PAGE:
WASHINGTON — The Central Intelligence Agency announced on Thursday that it would overhaul its process for handling sexual assault and harassment accusations in the wake of allegations that the agency had discouraged people from filing formal complaints or had mishandled them.
Members of Congress have begun investigating the agency’s handling of assault and harassment complaints filed by female C.I.A. officers. Also, at the request of the Senate, the C.I.A.’s inspector general has begun a review of how the organization processed complaints, officials said.
Lawyers for the women say the C.I.A. has used arguments about classification to make it difficult for women to get legal representation. The agency has also created roadblocks that have made it difficult for people to file federal complaints or get outside law enforcement to investigate the issues, according to the lawyers.
On Thursday, the C.I.A. announced that it had hired Taleeta Jackson from the Navy’s sexual assault prevention program to lead the agency’s Sexual Assault Prevention and Response Office. Dr. Jackson will be tasked with improving how the C.I.A. responds to sexual assault allegations, the agency said in a statement.
The C.I.A. also said it would create a task force of outside experts to streamline its process for addressing sexual assault and harassment. By the end of May, the agency will issue new guidance on reporting such episodes, the C.I.A. said. Officials said the aim is to make it easier to report misconduct internally or to outside law enforcement.
In a statement, William J. Burns, the C.I.A. director, said he had met with “affected officers” to listen to their concerns and see how the agency could improve.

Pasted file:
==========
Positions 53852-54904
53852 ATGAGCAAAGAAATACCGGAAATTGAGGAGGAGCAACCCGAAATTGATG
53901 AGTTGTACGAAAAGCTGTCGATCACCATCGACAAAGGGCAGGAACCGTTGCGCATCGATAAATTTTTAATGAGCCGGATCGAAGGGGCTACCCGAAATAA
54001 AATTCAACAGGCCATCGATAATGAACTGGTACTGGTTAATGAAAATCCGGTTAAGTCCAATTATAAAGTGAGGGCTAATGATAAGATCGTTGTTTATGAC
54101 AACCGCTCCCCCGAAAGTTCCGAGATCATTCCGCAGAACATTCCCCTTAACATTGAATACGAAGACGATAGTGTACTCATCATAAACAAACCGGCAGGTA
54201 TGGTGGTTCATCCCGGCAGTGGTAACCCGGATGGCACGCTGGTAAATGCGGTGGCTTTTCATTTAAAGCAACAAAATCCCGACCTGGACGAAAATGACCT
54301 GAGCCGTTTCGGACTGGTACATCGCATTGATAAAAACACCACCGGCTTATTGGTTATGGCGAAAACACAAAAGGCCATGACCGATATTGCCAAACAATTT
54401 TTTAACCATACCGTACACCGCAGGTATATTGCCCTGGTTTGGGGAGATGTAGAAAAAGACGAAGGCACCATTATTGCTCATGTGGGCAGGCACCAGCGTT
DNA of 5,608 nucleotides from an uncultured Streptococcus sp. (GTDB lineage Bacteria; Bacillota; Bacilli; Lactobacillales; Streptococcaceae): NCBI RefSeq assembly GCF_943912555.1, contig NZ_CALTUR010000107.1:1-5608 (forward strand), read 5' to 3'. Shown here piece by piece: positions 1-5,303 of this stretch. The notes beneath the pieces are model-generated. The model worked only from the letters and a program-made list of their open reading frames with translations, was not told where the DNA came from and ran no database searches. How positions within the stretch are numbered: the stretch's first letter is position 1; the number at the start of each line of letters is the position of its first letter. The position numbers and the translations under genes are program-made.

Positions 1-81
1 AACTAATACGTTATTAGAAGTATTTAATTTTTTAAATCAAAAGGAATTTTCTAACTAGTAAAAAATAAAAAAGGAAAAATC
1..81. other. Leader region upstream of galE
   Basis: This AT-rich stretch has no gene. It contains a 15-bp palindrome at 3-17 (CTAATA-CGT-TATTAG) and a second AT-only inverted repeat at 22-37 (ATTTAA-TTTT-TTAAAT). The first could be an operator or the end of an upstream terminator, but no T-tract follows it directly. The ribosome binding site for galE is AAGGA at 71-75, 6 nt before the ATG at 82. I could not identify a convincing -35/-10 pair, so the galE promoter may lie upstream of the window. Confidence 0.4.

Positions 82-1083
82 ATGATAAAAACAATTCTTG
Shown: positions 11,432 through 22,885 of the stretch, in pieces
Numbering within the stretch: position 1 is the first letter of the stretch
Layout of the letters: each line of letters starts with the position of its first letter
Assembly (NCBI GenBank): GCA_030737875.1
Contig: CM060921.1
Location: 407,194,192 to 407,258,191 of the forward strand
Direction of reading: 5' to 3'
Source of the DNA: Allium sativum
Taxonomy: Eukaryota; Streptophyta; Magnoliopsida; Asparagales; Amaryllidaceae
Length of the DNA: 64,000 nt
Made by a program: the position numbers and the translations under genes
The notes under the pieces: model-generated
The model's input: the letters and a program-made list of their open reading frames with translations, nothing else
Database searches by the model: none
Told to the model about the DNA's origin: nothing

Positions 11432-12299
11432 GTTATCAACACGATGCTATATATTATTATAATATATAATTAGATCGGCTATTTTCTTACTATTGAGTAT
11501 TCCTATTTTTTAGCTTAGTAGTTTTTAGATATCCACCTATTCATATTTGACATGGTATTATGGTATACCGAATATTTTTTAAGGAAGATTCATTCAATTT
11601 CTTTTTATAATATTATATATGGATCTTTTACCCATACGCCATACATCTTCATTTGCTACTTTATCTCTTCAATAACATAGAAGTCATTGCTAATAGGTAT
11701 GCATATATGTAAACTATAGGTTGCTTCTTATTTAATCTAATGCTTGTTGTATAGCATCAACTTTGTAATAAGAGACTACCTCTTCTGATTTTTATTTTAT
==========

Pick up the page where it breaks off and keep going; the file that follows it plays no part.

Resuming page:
“We have no higher priority than taking care of our people,” Mr. Burns said. “We will continue to act quickly and systematically to address concerns, and to improve our approach to these critical issues. More reforms will be coming.”
The C.I.A.’s statement on Thursday acknowledged that the previous process for handling accusations was flawed and suggested that it was too difficult for officers to get help or legal guidance. But it is not clear if the agency will re-examine any prior cases as part of the review of its procedures.
Kevin T. Carroll, a lawyer who represents one woman who has made a criminal complaint against another C.I.A. officer, said the task force was “an excellent first step.”
But he said the C.I.A. must overhaul how it handles criminal complaints, which law enforcement agency handles them and what it allows victims to tell investigators.
The C.I.A. “must also reform its instructions to victims about speaking to law enforcement,” Mr. Carroll said.
Mr. Carroll said that when his client was frustrated by the agency’s failure to act, she approached the House Intelligence Committee in January. Congress’s intelligence committees oversee the C.I.A., and its staff members have security clearances, allowing them to demand information from the agency.
The problems with the C.I.A.’s handling of assault allegations were reported earlier by Politico.
In other cases, the agency has also discouraged people from filing complaints under the equal employment opportunity process, making it difficult for women to get compensation for workplace harassment or assault, said Kevin Byrnes, a lawyer who represents seven agency officers.
Under federal law, workplace harassment complaints must first be heard by the agency before moving to the federal Equal Employment Opportunity Commission. While individual agencies are supposed to appoint a neutral arbiter to look into complaints, Mr. Byrnes said the C.I.A. had not done that.
“Sexual harassment is not classified,” Mr. Byrnes said. “Sexual assault is not classified.”
In addition to his seven clients, Mr. Byrnes said 18 other people had contacted him about episodes that had occurred, but too much time had passed for them to file a complaint under federal procedures. He said the agency is still defending its handling of equal employment opportunity complaints.
“I am glad there is a blue-ribbon commission, but let us see what happens,” Mr. Byrnes said.